Doctor Measures Blood Pressure In The Patient
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A record analysis of roughly 30,000 nursing home residents has revealed that blood pressure drugs more than double the risk of life-threatening bone fractures. The study from investigators at Rutgers Health, which appears in the journal JAMA Internal Medicine, reveals that higher risk is a result of blood pressure medications’ tendency to impair the balance of people taking them, especially when first standing, which results in temporary oxygen deprivation to the brain.

“Bone fractures often start nursing home patients on a downward spiral,” said lead author Chintan Dave, academic director of the Rutgers Center for Health Outcomes, Policy and Economics. “Roughly 40% of those who fracture a hip die within the next year, so it’s truly alarming to find that a class of medications used by 70 percent of all nursing home residents more than doubles the bone-fracture risk.”

For their research, the Rutgers team used the data from 29,648 patients in long-term care facilities run by the Veterans Health Administration (VHA). To figure out the relative risk of taking these medications. The team compared the 30-day risk of fractures to the hip, pelvis, humerus, radius, or ulna for patients who began taking blood pressure medications versus those who didn’t take them.

To better understand the direct effects of medication use on patient outcomes, the team also adjusted the results for more than four dozen baseline covariates based on clinical history and demographics, among others.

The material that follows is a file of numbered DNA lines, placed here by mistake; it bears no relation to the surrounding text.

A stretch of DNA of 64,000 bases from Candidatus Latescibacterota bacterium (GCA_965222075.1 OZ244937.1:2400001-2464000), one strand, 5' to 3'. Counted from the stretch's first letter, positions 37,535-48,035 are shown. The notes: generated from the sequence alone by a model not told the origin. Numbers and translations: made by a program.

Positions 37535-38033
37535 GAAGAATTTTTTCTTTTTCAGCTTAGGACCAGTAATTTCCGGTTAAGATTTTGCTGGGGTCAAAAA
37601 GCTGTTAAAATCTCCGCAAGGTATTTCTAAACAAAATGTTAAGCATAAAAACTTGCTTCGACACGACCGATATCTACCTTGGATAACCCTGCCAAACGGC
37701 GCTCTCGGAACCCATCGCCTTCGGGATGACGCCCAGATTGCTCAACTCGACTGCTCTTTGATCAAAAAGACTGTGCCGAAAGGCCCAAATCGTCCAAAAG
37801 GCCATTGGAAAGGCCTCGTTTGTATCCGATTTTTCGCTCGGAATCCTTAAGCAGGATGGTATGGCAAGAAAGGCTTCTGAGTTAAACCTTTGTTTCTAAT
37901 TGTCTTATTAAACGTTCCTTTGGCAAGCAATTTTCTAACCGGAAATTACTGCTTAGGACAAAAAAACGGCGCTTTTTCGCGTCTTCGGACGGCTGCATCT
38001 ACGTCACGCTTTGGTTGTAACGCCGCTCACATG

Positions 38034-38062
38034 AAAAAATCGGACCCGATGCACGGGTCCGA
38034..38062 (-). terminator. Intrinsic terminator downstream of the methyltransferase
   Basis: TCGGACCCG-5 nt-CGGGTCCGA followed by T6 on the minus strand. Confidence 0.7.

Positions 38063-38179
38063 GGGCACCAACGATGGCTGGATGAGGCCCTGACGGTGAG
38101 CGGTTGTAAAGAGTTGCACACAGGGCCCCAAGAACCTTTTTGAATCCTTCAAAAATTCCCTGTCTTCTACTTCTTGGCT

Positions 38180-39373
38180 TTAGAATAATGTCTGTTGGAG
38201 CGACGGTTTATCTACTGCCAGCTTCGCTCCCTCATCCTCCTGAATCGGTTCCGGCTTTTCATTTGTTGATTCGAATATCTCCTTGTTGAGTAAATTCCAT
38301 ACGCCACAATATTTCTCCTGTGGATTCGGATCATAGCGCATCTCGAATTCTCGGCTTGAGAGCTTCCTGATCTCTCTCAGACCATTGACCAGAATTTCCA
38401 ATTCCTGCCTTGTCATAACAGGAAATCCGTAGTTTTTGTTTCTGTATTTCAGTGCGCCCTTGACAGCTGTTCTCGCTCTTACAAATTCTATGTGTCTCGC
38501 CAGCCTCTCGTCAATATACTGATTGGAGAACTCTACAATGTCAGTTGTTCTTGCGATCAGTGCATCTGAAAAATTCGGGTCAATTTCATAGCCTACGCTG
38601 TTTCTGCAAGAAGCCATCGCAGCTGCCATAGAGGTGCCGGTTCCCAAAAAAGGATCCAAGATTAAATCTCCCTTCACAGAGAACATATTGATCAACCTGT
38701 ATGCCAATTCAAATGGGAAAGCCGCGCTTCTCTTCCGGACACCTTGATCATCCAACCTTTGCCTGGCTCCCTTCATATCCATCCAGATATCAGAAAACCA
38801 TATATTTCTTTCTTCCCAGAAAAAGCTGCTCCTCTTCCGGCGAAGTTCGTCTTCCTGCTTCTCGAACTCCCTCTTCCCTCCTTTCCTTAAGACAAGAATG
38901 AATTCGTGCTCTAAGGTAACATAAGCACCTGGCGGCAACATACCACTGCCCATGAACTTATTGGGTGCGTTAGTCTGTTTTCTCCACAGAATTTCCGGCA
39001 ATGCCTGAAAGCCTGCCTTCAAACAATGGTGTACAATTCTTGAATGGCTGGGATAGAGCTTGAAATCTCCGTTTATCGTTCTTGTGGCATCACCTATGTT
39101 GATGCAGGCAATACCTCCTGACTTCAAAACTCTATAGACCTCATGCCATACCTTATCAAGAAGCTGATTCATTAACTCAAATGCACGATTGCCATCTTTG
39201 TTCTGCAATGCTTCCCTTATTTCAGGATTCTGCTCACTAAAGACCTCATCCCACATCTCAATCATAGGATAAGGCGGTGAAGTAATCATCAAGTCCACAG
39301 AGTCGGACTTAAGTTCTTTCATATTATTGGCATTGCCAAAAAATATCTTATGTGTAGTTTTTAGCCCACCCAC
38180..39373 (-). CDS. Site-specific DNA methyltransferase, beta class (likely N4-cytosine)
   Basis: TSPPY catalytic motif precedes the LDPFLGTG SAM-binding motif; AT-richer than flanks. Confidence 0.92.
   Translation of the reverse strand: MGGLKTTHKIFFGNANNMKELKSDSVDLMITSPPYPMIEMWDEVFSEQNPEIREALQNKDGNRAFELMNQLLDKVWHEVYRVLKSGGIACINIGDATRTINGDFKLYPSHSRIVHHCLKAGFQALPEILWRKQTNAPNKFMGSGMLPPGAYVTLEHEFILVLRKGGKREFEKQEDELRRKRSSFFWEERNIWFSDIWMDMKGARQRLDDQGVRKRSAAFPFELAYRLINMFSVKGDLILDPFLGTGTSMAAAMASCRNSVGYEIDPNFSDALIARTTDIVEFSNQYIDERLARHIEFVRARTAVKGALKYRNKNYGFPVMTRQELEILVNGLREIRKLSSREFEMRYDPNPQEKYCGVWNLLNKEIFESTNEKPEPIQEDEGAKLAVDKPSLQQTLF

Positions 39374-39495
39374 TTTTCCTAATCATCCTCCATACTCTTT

Using this framework, the investigators found that residents who began taking blood pressure medications showed a 30-day fracture risk of 5.4 per 100 residents per year or roughly two-and-a-half times the risk of patients who didn’t take these medications (2.2 fractures per 100 people per year).

More detailed analysis revealed blood pressure medication elevated the risk of patients in particular subgroups such as those suffering from dementia, systolic blood pressure above 139, diastolic blood pressure above 79, or no recent use of blood pressure medication. Patients with these characteristics experienced a tripling of fracture risk.

The team noted that while it is important for patients with high enough blood pressure to receive these medications, it is equally important for caregivers to be cognizant of the dangers even in those patients where the benefit of blood pressure drugs outweighs the increased risk.

“Such patients require careful observation, particularly when treatment begins, and that’s not happening,” Dave noted. “Caregivers think of blood pressure medication as very low risk, and that’s not true in this patient population.”

The Rutgers Health team hopes that their study can alert caregivers in long-term care environments for the elderly to more actively manage patients on these medications including developing way to perhaps provide less medication and more active patient support.

“Caregivers can’t strike this right balance of risk and reward if they don’t have accurate data about the risks,” Dave said. “I hope this study gives them information that helps them serve their patients better.”

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